Emergency Spine Surgery at Mount Sinai West Saves a Young Professional Golfer From Paralysis

In August 2022, professional golfer Luis Vega, 27, was on vacation in New York City when he woke up one night with back pain. He dismissed the pain as being due to sleeping awkwardly, and awakened the next day without further symptoms. Luis and his girlfriend carried on with their vacation plans that day, including a cycling trip around the city. However, that night, the pain returned, this time with more severity and with a headache. He took a shower to relieve the pain, but woke up a few hours later unable to move his legs.

“I tried to get up to have another shower, and when I tried to get up from the bed, I just literally fell off the bed,” Luis told Today.com. “My legs were not able to handle the weight of my body, and that was pretty scary.”

Fortunately for Luis, his hotel was within blocks of Mount Sinai West. His girlfriend and her family immediately took him to the hospital’s Emergency Department for testing. His care was then taken on by Wesley Bronson, MD, Assistant Professor of Orthopedics, Icahn School of Medicine at Mount Sinai. An MRI revealed two possible causes of his paralysis: either a tumor or a hematoma (blood clot) was putting pressure on his spinal cord.

Dr. Bronson immediately admitted Luis for emergency spine surgery. "During surgery, it was obvious that he had a big hematoma—a blood clot," Dr. Bronson said. “It was putting severe pressure on the spinal cord."

Luis had developed a very rare condition—a spontaneous spinal epidural hematoma (SSEH). With this condition, blood collects in the spine and puts significant pressure on the spinal cord, enough to cause paralysis. Without treatment, the condition can lead to permanent damage to the spinal cord.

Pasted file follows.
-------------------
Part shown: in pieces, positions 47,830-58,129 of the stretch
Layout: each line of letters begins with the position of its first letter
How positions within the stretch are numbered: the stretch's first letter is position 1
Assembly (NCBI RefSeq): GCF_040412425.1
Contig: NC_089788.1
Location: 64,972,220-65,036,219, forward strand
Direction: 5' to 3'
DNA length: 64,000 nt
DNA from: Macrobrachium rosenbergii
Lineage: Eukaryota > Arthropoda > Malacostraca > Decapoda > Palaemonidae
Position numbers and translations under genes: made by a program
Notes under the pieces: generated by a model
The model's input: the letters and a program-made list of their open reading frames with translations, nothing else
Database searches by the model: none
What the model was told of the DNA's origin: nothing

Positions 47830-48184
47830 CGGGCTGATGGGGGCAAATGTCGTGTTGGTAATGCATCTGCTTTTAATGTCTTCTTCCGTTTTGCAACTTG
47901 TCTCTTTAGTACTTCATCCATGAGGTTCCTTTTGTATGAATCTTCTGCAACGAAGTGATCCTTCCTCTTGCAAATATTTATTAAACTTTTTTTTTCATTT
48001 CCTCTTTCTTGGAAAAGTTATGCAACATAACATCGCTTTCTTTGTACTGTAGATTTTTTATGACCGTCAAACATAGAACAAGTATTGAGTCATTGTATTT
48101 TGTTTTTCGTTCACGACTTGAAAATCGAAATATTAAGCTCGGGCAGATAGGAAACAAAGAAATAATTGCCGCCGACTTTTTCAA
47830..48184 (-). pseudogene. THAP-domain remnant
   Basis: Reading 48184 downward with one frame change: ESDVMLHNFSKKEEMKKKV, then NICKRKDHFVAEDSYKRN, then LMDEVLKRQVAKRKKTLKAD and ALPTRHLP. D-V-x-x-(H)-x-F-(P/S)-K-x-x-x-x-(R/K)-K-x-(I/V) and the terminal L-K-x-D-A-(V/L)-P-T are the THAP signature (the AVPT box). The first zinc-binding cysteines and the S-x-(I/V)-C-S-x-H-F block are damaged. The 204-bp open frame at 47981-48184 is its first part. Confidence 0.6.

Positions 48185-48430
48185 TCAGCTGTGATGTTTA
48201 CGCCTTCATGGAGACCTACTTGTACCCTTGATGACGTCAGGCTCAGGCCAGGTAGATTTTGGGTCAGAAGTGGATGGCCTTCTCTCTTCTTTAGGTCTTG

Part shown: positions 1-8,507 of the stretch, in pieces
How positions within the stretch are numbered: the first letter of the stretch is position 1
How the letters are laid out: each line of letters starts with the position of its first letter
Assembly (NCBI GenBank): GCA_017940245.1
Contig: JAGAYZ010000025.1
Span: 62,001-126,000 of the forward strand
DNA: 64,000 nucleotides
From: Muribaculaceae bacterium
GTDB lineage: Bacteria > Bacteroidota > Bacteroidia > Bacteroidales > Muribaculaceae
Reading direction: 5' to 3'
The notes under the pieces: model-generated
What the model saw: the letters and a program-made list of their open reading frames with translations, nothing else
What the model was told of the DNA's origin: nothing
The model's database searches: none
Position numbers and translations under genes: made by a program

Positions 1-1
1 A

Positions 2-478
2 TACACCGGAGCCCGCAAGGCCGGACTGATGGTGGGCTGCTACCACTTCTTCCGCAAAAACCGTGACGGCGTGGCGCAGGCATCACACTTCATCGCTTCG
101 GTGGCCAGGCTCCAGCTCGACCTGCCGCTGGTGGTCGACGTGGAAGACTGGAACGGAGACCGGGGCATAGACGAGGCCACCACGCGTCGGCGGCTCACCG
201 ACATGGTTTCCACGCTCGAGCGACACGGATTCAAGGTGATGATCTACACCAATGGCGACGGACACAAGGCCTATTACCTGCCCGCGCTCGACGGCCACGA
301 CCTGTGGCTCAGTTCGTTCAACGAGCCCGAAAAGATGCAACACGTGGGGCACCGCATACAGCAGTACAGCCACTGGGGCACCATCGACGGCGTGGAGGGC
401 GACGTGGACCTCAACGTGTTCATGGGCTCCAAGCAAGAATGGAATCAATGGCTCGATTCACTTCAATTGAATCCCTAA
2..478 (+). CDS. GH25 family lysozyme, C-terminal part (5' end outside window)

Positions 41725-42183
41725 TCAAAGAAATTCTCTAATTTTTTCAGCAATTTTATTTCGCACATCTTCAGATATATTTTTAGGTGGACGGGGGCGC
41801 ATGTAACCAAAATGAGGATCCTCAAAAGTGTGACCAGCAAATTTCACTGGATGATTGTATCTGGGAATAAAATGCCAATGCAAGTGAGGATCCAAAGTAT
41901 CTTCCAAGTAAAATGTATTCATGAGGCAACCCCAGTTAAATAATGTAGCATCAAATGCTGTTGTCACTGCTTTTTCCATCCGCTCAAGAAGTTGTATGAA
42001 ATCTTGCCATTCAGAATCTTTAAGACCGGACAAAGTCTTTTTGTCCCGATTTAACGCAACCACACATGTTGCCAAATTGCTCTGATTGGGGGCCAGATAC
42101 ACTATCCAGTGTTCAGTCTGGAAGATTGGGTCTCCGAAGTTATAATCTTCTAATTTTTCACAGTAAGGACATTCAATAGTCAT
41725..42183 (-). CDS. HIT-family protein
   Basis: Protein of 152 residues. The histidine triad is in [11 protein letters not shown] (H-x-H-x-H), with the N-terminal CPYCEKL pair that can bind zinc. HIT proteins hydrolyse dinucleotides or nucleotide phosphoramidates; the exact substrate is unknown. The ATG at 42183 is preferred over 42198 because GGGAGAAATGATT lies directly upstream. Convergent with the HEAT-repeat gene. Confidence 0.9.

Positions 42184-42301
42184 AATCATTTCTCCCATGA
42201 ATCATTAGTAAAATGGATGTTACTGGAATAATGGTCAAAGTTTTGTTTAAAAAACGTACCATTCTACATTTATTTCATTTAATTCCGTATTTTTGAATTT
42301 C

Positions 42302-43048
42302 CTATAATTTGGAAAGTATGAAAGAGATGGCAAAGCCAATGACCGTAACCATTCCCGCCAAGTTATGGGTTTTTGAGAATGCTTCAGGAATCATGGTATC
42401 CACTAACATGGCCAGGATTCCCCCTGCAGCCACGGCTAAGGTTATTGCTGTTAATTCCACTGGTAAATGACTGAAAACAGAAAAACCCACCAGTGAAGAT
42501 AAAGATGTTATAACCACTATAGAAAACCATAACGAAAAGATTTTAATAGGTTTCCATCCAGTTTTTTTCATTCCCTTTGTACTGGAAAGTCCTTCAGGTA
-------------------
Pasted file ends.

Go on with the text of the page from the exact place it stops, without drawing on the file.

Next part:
"The longer that spinal cord is pinched and the longer a patient remains paralyzed, the less of a chance that they ever regain the ability to walk," Dr. Bronson said.

Dr. Bronson removed the blood clot and performed an emergency decompressive laminectomy. During this procedure, a part of the lamina (vertebral bone) is removed to help reduce pressure on the spinal cord. "The sac that the spinal cord lives in immediately started to re-expand and take up the appropriate amount of space," Dr. Bronson said.

A spontaneous spinal epidural hematoma usually develops due to an underlying condition such as an abnormality in a patient’s blood vessels, or due to certain blood-thinning medications that increase the risk of bleeding. However, in Luis’ case, the orthopedic surgery team could find no underlying cause. "He had a remarkably rare diagnosis and had no risk factors at all for it to happen," Dr. Bronson said. "So, his case is the rarest of the rare."

Luis said, “The next day, I was able to move my legs and all my toes and stand up.  In one day, I went from not being able to walk to walking again."

In the past year, he says his back has made a very good recovery and is “100 percent”.  Since returning from New York, Luis, who is Spanish and based in Italy, has worked closely with his medical team in Spain and with his girlfriend, who is a physical therapist, and plans to return to professional golf, though he doesn’t want to rush his recovery.

“I think Dr. Bronson is one of the most skillful surgeons I’ve ever met,” Luis says. “He took on a very difficult case with a young professional golf player and he did a fantastic job.”